Along with a friend named Taiji Goro, Kodojin settled in Osaka, despite having only enough money for a single futon that did not keep him very warm on chilly winter nights. Taiji was much wealthier but spent his money freely, so one day he asked to borrow from Kodojin. Lending his friend what little cash he had, Kodojin marveled at such a different attitude towards finances. His own studies came at the cost of considerable poverty but he persevered, soon moving to Kyoto to become a kanshi poetry pupil of Hayashi Sokyo (1828-1896), and also to study painting with Suzuki Hyakunen (1825-1891), a highly respected artist with a firm grasp of the techniques of various schools, and Kodojin doubtless received a thorough training in mastery of the brush.
After a few years of study, Kodojin was acknowledged by Hyakunen as a stellar pupil, and the master urged him to move to Tokyo where the art world was enjoying patronage from the new Meiji government and those who clustered about it. Here Kodojin met the outstanding haiku master of his day, Masaoka Shiki (1867-1902). Although two years younger than Kodojin, Shiki had already established a reputation as a young firebrand at the newspaper Nippon who had set out to reform the study and composition of both haiku and the five-line waka (tanka). Before long Kodojin found himself drawn into Shiki's group of young poets, and was given the haiku name of Haritsu (bundled chestnuts).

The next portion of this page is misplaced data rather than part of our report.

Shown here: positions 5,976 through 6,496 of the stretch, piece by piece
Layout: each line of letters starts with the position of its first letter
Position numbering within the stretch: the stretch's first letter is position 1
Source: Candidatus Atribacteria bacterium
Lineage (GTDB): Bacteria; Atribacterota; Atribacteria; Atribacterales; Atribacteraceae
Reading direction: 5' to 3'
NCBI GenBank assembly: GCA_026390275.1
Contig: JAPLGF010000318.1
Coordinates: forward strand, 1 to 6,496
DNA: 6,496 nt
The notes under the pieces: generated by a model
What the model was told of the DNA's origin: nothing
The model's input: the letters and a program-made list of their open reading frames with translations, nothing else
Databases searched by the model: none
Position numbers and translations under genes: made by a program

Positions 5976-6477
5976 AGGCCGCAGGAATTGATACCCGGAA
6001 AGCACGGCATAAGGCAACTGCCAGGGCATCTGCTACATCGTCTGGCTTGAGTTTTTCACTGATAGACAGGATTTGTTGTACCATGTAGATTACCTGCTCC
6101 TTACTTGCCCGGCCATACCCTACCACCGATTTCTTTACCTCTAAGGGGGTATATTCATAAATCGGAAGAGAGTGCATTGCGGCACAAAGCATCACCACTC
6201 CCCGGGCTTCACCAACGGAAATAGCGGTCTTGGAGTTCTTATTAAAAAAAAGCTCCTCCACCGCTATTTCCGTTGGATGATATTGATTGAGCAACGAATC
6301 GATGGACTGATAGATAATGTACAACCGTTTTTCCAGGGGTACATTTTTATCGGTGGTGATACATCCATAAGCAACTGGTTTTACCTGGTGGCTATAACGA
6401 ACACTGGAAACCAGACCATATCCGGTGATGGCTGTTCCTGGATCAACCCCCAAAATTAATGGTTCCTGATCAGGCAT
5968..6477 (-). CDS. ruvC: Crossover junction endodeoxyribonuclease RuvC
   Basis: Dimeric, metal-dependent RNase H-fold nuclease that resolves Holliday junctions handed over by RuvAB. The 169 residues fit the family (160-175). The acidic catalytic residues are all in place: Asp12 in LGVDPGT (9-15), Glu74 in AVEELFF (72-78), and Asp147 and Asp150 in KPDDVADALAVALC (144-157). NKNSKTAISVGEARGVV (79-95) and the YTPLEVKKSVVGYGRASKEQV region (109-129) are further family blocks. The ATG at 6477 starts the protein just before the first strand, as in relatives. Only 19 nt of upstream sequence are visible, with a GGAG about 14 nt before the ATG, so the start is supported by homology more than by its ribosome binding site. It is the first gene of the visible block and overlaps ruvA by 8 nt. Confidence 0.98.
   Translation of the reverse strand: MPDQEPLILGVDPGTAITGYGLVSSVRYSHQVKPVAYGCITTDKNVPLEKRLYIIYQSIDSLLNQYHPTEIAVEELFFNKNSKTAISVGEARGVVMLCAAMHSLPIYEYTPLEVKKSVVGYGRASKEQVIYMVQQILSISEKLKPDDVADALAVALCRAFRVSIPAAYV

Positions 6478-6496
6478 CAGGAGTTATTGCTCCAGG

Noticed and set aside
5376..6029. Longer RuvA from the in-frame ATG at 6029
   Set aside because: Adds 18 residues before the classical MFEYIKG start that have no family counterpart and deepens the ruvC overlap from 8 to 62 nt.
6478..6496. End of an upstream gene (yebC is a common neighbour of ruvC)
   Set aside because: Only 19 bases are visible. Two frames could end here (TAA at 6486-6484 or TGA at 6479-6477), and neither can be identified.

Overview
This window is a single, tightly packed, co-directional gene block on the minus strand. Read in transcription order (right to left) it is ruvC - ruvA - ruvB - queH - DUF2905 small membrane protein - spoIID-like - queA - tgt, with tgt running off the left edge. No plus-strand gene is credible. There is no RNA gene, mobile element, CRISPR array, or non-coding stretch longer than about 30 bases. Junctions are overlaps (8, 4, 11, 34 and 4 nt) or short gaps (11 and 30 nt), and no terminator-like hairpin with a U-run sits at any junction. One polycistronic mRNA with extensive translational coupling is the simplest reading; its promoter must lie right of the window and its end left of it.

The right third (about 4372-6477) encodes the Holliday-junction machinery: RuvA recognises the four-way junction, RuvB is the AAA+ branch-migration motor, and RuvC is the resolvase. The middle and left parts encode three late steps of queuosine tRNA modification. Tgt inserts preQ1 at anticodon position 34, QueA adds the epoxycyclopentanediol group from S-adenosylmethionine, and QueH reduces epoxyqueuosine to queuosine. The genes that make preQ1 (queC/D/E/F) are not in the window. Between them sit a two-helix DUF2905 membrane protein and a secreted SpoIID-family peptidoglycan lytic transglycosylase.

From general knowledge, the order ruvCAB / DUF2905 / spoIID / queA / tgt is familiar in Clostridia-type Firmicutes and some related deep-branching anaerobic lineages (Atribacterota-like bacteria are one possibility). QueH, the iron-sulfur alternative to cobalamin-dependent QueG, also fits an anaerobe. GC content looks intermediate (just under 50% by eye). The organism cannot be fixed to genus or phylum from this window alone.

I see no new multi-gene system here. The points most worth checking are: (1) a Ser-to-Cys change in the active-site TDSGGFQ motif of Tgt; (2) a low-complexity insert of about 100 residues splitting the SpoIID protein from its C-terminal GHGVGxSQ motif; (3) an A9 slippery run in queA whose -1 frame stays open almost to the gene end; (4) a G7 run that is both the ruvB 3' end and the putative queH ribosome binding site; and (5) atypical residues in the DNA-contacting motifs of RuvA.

Kodojin's early haiku reveal both his influence from Shiki, who urged direct observation and natural language in his poetry, and his own poetic gifts of combining traditional motifs with a fresh spirit. Examining several haiku that were published in Shin Bijutsu in 1898, we can see how Kodojin was able to give new life to relatively familiar imagery:
Two haiku utilize more unusual imagery, the second taken from his life at Nippon:
Two more poems suggest the new world of Meiji Japan:
Finally, two of Kodojin's haiku from 1898 stem from his interest in Chinese traditions; the first because the practice of writing on rocks was begun in China, the second because the round fan is Chinese, in contrast to the Japanese folding fan: